Class 37/6[edit]

Two Eurostar 37/6 types at Clapham Junction

Eurostar (at the time European Passenger Services) had 12 locomotives modified (all ex-37/5) as Class 37/6, with the intention that they would haul overnight international trains ("Nightstar") over the non-electrified sections of their routes in Britain. However, these services were never introduced, and, in 1997, Eurostar sold six of its locomotives to Direct Rail Services (DRS), with a further three sold in 2000. The remaining three locomotives were retained by Eurostar for a variety of tasks, including driver training, route learning, and for rescuing failed Class 373 units. Once Eurostar moved its operations to its new depot at Temple Mills, its Class 37 locomotives became redundant and they too were sold to DRS in 2007. DRS has subsequently sold some of them, Europhoenix being the principal recipient. The Europhoenix 37/6s are used on test trains and have been used to haul EMUs to and from works and to rail-connected scrapyards.[citation needed]

Class 37/7[edit]

Loadhaul liveried 37/7 type

The Class 37/7 sub-class was intended primarily for heavy freight work, with extra ballast and modified gearing.

As part of the major refurbishment scheme of the Class 37 locomotives in the 1980s, another freight dedicated fleet of 44 Class 37s was created, the Class 37/7 subclass, which was very similar to the 37/5 subclass except for plating over of a bodyside window and the addition of a ballast weight to give extra 'pulling power' when hauling heavy freight trains, such as the metals trains in South Wales. Again, like the 37/5s, there were two batches completed; from phase 1 and phase 2 Class 37/0 locos. The batch numbered 37701 upwards (curtailed at 37719) were from phase 1 build locos and have the flush front ends and nose-mounted horns, whilst the batch numbered from 37899 downwards (curtailed at 37 883) were rebuilds from phase 2 locos, having the central headcode box (plated over) and roof-mounted horns. A further batch was created; locos numbered 37796–37803 had a different type of electrical equipment fitted (from Brush), as part of a trial, and differ from the other locos in the subclass internally.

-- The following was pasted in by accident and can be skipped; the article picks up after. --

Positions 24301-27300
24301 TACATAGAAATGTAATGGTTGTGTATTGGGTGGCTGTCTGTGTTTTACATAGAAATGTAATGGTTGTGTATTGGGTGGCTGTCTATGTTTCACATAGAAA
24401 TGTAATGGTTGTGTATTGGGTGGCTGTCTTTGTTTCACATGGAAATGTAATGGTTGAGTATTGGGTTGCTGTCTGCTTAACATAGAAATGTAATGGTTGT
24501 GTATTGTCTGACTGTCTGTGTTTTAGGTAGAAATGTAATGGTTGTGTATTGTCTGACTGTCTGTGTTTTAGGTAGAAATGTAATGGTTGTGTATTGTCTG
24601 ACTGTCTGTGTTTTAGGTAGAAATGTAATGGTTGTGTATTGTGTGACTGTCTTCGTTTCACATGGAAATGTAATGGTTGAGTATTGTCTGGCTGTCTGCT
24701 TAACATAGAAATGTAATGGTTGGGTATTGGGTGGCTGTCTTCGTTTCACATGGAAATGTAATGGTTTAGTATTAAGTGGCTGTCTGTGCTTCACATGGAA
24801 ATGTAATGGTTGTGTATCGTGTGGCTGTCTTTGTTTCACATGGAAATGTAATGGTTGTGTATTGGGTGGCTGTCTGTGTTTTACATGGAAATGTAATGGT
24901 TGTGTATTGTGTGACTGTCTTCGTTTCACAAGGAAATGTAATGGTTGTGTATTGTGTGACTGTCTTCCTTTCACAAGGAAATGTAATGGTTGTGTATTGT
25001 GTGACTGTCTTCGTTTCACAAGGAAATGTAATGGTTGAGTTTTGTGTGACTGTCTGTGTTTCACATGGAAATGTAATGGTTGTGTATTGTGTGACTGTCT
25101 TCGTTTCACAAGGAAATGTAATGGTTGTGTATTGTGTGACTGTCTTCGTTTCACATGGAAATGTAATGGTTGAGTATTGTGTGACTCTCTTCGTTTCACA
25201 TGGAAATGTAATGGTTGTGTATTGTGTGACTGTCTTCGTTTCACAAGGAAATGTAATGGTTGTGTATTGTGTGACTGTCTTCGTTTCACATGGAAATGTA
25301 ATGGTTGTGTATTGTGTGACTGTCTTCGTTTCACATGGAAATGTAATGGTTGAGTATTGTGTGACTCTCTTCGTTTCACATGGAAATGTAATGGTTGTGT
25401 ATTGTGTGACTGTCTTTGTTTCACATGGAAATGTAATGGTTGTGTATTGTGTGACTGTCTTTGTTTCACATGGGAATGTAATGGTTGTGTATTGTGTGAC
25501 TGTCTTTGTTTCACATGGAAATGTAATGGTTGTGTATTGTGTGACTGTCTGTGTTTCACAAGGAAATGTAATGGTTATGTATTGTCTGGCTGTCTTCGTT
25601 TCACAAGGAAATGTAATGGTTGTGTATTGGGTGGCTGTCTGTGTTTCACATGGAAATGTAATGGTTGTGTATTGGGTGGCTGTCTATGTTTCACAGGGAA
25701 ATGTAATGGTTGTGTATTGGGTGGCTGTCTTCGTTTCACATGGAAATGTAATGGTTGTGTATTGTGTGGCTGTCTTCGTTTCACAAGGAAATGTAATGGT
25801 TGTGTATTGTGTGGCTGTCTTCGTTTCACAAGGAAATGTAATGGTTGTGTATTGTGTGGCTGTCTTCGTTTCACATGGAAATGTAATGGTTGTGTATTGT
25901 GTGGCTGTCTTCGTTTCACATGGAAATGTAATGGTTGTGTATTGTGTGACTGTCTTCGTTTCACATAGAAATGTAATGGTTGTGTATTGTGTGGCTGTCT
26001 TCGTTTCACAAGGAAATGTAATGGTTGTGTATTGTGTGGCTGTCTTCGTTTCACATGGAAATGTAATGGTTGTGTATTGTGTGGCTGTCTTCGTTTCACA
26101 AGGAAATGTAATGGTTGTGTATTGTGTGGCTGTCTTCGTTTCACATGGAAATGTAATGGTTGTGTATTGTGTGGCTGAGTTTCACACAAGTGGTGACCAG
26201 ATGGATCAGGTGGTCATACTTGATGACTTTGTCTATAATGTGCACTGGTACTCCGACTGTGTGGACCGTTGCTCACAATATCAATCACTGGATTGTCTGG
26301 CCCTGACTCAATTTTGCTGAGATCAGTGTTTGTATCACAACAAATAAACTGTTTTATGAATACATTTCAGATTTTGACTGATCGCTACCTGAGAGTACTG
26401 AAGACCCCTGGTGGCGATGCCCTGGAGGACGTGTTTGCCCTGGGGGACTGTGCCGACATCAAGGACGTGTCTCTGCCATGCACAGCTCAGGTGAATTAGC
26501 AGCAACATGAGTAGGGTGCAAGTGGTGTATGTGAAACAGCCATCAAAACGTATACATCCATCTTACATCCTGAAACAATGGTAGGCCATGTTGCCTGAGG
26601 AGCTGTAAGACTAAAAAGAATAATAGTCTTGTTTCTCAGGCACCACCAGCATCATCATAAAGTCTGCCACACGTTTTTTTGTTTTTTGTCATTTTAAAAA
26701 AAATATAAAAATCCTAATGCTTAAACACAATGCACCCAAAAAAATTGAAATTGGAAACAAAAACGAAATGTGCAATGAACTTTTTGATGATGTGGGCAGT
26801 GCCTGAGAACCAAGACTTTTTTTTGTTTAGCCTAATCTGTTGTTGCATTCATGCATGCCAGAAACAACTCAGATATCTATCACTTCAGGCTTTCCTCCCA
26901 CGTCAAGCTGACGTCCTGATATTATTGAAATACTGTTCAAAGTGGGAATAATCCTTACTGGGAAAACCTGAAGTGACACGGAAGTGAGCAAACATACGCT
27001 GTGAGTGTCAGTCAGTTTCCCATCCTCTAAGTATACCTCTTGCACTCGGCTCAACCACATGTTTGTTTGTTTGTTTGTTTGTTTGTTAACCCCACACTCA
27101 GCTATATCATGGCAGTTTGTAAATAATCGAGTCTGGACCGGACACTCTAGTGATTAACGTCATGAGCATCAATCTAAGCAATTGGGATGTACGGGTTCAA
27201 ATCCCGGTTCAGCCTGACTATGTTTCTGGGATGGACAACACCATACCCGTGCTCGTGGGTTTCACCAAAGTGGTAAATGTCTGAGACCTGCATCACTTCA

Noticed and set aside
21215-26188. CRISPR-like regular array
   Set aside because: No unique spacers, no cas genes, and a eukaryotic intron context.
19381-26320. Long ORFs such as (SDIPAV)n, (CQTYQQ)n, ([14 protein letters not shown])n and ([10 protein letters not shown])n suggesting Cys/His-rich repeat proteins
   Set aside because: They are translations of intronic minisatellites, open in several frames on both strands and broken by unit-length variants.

In British Rail use the sub-class were particularly common in South Wales on heavy coal and metals work. They were particularly adept at working coal trains up and down the short but steeply graded branch lines around Swansea and Cardiff, to collieries such as Tower Colliery, Coedbach and Cwmbargoed. They operated merry-go-round trains of 32-ton HAA air-braked hoppers, usually numbering 32 wagons, between collieries, washeries, open cast mines and disposal points to power stations such as Aberthaw and occasionally further afield.

Their use on Metals Sector trains, usually from Llanwern, Port Talbot or English metal works such as Scunthorpe, saw them hauling very heavy trains between docks, works and purchasers in Britain. Indeed, the use of three Class 37/0 locomotives on Llanwern–Port Talbot Docks steel trains (the heaviest on the British rail network at 3,300 long tons (3,400 t) was soon abandoned when Class 56s became available, requiring only two locomotives. Cardiff had a large allocation of 37/7s, some waiting on standby, ready for a call from the mills requiring more wagons to handle any extra traffic. Eventually this work was taken over by Class 56s and Class 60s. This Metals traffic would also become the domain of the sub-class 37/9, which to all intents and purposes was a 37/7 but with a different prime mover.